Sunday, March 06, 2011

Off-Topic Novel---True Grit, An American Masterpiece

True Grit, Charles Portis, 1968, Overlook Press edition with and afterward by Donna Tartt, 2004, 235pp, $14.95.

A bestseller when it was published in 1968, and the source document for two films, True Grit by Charles Portis is a masterpiece of short fiction and easily rests side by side with other first person monologue novels such as Huckleberry Finn, To Kill a Mockingbird, and Catcher in the Rye.

True Grit, a version of which was serially published in The Saturday Evening Post, was very popular during the late 1960s and early 1970s. In 1969 Hollywood produced a film staring John Wayne and spun off a sequel in 1975 also staring John Wayne. A third 'further adventures of' film was made for television in 1975. The novel began to drift off the required reading lists of college freshmen. Joel and Ethan Coen filmed True Grit that stayed very close to the novel which moved back on to the bestseller lists during late 2010 and early 2011.

The narrator is Maddie Ross, who in her 70s during the late 1920s, recounts her quest to seek vengance on the outlaw who killed her father, Frank Ross, when she was 14 years old in the 1870s. Tom Chaney murderer of a Texas senator, flees to Arkansas and murders Maddie's father there, then flees on Frank Ross' horse to the Indian country where he joins a band of bank robbers led by Lucky Ned Pepper.

Familiar with the Bible when she is both young and old, Maddie Ross is a literate, strong-willed, and a quick to speak woman. Maddie Ross finds a deputy U.S. Marshall who, in the words of the local sheriff,is the meanest, most pitliless, double tough man who knows no fear and loves to pull a cork. Overweight and blind in one eye, Rooster Cogburn has a small arsenal of weapons strapped to himself and his horse. He has developed his law enforcement tactics under the tutelage of Quantrill, the notorious Confederate partisan. In Maddie's eyes, Cogburn possesses true grit.

Maddie hires Cogburn Texas Ranger to capture Chaney. Cogburn is forced to accept the aid of Texas Ranger LaBoeuf, who is in pursuit of Chaney for his Texas murder. Maddie forces herself into the company of Cogburn andLeBoeuf. Each with very different motivations, the three ride into the Indian country to confront Ned Pepper's gang. By the end of the novel Ross, Cogburn and LaBoeuf have shared adventures, sustained injuries, and killed and desperados.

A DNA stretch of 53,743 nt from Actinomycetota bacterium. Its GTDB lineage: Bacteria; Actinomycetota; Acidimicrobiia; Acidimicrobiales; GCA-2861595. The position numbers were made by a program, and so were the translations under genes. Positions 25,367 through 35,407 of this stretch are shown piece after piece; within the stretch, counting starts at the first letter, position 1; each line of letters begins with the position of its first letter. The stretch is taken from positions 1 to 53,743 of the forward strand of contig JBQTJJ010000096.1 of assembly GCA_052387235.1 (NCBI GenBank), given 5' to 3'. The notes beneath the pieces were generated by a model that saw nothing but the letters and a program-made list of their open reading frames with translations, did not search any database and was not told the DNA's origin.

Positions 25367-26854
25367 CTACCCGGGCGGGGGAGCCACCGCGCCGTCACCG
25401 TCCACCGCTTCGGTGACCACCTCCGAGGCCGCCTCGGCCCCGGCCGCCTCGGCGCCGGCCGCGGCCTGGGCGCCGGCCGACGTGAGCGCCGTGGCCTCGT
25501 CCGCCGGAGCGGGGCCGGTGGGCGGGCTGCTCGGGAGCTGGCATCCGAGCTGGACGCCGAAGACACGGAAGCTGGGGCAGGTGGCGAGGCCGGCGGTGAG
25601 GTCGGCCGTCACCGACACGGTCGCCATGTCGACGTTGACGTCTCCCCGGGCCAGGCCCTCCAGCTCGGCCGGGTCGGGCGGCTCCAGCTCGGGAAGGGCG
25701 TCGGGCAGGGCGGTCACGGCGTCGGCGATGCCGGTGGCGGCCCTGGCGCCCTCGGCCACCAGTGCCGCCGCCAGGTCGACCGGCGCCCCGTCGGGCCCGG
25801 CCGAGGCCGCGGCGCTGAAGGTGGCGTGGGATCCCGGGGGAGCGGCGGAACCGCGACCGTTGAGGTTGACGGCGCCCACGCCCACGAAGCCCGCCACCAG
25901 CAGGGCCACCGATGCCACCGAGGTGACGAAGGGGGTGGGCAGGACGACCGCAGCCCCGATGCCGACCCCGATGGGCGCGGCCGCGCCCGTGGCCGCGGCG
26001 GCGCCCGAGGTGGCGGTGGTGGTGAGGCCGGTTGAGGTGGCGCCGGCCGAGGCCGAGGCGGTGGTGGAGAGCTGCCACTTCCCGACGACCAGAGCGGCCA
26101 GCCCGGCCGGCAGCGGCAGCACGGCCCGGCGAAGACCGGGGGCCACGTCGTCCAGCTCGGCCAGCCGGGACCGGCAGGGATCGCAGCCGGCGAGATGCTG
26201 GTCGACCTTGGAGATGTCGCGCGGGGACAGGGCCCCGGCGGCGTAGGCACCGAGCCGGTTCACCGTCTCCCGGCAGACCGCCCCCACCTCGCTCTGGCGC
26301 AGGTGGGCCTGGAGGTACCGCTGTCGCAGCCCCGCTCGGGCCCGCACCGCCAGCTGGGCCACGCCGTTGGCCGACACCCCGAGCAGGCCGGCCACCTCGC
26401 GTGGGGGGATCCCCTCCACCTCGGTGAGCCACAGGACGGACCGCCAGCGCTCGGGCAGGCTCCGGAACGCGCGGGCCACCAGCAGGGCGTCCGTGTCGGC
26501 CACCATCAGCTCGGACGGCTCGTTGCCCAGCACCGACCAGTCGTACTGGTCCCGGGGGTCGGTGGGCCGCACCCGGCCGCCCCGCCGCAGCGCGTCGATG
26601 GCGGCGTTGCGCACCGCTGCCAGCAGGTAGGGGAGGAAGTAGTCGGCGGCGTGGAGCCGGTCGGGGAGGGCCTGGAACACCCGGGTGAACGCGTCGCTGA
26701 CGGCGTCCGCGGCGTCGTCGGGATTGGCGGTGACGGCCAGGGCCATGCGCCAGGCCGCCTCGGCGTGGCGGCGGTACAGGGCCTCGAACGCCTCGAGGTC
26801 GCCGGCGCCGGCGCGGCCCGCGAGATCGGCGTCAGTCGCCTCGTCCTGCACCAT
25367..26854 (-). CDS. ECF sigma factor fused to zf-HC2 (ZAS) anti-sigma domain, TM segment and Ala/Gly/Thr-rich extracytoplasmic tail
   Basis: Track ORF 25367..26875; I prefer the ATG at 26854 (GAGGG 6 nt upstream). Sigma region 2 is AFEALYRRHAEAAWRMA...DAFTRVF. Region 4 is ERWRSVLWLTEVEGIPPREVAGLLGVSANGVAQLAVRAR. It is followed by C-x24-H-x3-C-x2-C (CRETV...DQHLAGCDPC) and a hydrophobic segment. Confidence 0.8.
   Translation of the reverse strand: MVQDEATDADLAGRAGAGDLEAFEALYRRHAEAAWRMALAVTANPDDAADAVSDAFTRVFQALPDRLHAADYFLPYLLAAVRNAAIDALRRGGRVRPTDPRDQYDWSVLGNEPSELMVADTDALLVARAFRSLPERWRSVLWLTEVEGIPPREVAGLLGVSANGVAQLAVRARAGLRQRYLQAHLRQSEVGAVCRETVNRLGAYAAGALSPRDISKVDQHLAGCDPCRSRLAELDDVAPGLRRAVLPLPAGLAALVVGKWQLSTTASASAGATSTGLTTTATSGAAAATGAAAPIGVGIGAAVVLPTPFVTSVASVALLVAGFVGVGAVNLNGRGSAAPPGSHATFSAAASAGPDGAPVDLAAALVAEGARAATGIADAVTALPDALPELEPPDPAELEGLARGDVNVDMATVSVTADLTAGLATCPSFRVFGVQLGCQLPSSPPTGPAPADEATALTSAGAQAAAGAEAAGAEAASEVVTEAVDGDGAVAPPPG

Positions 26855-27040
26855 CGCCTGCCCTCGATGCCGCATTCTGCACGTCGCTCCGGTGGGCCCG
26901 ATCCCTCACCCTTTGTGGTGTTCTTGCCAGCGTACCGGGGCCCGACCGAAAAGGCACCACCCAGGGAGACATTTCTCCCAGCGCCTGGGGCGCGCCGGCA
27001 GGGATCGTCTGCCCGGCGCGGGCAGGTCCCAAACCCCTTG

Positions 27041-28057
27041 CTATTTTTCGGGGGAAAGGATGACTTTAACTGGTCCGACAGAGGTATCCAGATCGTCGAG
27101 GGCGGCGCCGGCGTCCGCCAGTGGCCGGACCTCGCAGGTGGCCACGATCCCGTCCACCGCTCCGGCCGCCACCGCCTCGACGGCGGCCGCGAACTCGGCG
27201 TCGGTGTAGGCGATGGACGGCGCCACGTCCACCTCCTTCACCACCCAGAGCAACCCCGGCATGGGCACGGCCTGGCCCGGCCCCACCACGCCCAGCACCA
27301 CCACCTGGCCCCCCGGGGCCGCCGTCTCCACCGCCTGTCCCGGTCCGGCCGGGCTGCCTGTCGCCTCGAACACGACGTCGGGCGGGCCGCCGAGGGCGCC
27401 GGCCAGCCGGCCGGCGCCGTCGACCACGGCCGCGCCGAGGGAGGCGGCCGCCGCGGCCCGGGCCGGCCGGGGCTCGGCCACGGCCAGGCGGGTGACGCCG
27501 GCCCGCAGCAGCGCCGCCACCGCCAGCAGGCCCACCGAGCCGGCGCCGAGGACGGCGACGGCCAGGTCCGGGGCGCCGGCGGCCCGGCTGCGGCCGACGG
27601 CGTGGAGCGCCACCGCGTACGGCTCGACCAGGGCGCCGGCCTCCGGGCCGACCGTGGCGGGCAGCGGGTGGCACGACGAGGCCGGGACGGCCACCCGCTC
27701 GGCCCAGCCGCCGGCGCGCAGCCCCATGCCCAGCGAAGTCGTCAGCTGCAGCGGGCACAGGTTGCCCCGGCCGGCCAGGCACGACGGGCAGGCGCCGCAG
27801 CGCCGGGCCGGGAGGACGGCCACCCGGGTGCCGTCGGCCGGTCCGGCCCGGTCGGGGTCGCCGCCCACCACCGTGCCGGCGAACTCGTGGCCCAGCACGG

In recent remarks in his History News Network column Jim Cullen quotes the opening line in the novel which is Maddie's remark that " 'People do not give it credence that a fourteen-year-old girl could leave home and go off in the wintertime to avenge her father's blood but it did not seem so strange then, although it did not happen every day,' . The magic of this novel is the way its compellingly strange language and narrator come to seem palpably real. It is the great achievement of True Grit that it evokes a moment in U.S. history in all its ordinary, extraordinary wonder.' "

Cullen's remark about 'the magic of this novel' may also be true of Shaara's Killer Angels. The compelling language of Shaara's novel, Shelby Foote's Shiloh, and Howard Bahr's Black Flower do evoke incidents in America's Civil War history which are both ordinary and extraordinary moments in warfare.

Donna Tartt, author of The Secret History and reader on the True Grit audiobook, notes in her afterword in the 2004 edition of Portis' novel, that the story exists in an era when chivalry and the frontier coexist. Maddie's adventure occurs during a time when the Confederacy is past, Reconstruction is ending, and is narrated when Wild West shows are popular amusements are almost over, Woodrow Wilson has died and Al Smith is running from president. Maddie tell readers what she said in the 1870s and what she still holds true in the 1920s: "Men will live like billy goats if they are left alone" and "I would not put a thief in my mouth" when she refuses whiskey.

Sources: Jim Cullen's Review of True Grit at the History News Network website.

Donna Tartt's afterword is in the 2004 edition of the novel. An edited version of her afterword is found at the Language is A Virus website.

The top image is of the 1968 hardcover edition; the bottom image is of the 2010 paperback edition in which is Donna Tartt's afterword.

No comments: